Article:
Cambodia's Khmer Rouge court to give final verdict

·2-min read

Cambodia's UN-backed court for the Khmer Rouge will give its final verdict on Thursday, ending 16 years of work with a ruling on the last surviving regime leader's appeal against his conviction for genocide.

The tribunal, formally known as the Extraordinary Chambers in the Courts of Cambodia (ECCC), will begin giving its judgment on 91-year-old former head of state Khieu Samphan at 9:30 am (0230 GMT).

It will be the last verdict issued by the tribunal, which has cost more than $330 million and prosecuted only five Khmer Rouge leaders, two of whom died during proceedings.

The hybrid court, with both Cambodian and international judges, was set up to try the senior leaders of the genocidal ultra-communist regime, which wiped out some two million people through starvation, torture, forced labour and mass executions during its 1975-79 rule.

Regime chief Pol Pot, known as "Brother Number One", never faced justice, dying in 1998 before the court was set up.

Tribunal spokesman Neth Pheaktra told AFP that Thursday's verdict was "a new milestone for the ECCC in its mission to bring truth and justice to Khmer Rouge victims, those who died and survivors".

"It is a historic day for the Cambodian people and humanity as whole, and for international criminal justice," he added.

It is the third appeal to be heard by the tribunal. The other two were unsuccessful.

- Life sentences -

Khieu Samphan, who served as the public face of the regime to the world, was given a life sentence in 2018 for genocide against ethnic-minority Vietnamese.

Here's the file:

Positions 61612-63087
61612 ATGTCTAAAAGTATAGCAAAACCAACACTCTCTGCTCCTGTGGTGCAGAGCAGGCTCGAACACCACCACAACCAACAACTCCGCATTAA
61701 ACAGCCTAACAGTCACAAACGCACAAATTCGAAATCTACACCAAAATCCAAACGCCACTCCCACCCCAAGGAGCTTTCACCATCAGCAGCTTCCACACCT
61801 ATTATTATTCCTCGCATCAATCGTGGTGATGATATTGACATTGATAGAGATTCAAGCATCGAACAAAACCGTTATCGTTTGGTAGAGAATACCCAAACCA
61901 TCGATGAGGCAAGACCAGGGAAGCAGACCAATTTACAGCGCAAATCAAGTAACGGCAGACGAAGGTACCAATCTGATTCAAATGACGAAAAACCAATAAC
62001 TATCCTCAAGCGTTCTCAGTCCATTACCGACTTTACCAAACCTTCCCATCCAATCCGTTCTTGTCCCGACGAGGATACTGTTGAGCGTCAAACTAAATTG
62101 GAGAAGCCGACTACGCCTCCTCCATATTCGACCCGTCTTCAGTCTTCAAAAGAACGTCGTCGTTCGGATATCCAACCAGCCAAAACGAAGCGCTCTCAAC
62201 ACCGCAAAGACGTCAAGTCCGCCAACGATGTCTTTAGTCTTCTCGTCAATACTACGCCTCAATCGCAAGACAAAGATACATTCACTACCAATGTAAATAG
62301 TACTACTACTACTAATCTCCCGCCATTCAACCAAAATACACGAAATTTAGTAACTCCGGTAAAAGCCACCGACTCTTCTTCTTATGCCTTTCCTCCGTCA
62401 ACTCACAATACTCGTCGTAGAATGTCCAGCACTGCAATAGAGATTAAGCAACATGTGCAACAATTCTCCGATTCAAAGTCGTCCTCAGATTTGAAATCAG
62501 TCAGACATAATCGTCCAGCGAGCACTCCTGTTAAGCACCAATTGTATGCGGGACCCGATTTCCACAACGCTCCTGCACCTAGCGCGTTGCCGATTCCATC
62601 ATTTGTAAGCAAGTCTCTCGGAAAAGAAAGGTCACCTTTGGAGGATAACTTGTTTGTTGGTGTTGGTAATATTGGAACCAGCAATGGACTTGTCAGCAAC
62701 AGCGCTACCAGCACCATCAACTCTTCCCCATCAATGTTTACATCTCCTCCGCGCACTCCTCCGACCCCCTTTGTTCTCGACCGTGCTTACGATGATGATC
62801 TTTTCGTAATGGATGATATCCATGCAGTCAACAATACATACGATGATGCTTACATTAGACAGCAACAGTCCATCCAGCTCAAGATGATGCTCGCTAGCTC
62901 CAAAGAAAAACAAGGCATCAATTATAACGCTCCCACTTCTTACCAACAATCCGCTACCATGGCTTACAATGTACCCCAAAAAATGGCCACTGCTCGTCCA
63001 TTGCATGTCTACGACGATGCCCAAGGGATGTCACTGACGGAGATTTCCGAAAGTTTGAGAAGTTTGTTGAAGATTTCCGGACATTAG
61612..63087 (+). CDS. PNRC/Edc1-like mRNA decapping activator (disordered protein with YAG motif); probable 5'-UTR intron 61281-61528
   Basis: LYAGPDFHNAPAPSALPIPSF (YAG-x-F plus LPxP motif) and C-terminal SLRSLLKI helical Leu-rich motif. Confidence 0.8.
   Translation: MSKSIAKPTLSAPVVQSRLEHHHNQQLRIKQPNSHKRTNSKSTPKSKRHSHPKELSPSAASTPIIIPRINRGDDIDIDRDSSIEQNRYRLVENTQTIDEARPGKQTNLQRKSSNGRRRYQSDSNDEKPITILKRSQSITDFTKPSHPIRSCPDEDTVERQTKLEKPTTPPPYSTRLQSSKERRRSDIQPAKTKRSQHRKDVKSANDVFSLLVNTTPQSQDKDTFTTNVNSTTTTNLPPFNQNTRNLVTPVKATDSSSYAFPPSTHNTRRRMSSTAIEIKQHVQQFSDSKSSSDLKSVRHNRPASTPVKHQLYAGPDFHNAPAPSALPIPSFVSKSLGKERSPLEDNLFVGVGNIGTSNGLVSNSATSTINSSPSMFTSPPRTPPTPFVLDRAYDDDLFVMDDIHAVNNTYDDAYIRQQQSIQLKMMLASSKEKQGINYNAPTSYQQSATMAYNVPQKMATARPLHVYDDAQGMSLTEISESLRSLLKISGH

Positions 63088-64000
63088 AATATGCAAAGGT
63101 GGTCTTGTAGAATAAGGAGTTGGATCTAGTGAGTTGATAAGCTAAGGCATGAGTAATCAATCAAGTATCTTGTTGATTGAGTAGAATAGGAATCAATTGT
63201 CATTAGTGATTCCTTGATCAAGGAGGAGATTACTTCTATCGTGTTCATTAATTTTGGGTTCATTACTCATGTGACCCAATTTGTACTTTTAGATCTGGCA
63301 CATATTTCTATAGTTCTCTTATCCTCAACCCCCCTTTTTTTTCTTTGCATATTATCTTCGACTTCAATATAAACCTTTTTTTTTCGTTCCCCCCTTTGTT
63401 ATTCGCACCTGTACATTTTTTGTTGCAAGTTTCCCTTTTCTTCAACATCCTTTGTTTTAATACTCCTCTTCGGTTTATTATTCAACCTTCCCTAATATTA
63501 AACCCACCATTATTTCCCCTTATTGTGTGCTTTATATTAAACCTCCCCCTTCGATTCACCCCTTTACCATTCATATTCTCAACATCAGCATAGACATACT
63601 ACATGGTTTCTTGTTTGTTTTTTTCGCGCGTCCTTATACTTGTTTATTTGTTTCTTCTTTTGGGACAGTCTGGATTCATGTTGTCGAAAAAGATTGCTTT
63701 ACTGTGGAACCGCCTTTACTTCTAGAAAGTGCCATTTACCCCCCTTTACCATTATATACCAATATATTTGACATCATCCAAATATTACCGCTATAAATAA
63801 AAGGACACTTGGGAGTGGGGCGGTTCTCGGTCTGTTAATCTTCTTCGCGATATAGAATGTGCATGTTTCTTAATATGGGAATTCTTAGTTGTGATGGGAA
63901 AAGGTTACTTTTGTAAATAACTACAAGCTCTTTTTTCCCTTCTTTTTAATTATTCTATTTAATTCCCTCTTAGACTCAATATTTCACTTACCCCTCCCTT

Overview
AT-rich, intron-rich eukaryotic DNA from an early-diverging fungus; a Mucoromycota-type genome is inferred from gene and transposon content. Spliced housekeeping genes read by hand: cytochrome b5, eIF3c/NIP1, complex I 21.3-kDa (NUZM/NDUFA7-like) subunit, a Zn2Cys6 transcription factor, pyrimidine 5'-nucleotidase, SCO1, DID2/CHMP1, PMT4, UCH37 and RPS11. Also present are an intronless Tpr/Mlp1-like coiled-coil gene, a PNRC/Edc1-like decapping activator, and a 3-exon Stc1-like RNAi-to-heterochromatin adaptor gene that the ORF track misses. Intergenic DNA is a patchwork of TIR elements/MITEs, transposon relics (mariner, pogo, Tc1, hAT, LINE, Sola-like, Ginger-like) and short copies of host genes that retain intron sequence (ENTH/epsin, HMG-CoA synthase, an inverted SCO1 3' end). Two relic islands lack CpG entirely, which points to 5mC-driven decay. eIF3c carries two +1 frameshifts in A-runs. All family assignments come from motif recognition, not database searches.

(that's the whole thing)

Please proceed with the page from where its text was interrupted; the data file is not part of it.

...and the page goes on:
Among the two million victims of the Khmer Rouge were an estimated 20,000 ethnic Vietnamese, as well as 100,000 to 500,000 Cham Muslims.

Khieu Samphan's lawyers have accused the tribunal of taking a "selective approach" to testimony and of using legal criteria that he could not have known when the alleged crimes took place more than 40 years ago.

He was jailed for life alongside "Brother Number Two" Nuon Chea for genocide and other crimes, including forced marriages and rapes.

Nuon Chea died in 2019.

Both men were given life sentences by the court in 2014 for crimes against humanity in another case related to the violent forced evacuation of Phnom Penh in April 1975, when Khmer Rouge troops drove the population of the capital into rural labour camps.

The only other person convicted by the special court was Kaing Guek Eav, better known as Duch, head of the notorious S-21 torture interrogation centre where around 18,000 people were murdered.

Like Nuon Chea, Duch also died several years after being convicted.

While the court has secured few convictions, experts say it has done valuable work in promoting national reconciliation and helping Cambodians come to terms with the trauma of the Khmer Rouge years.

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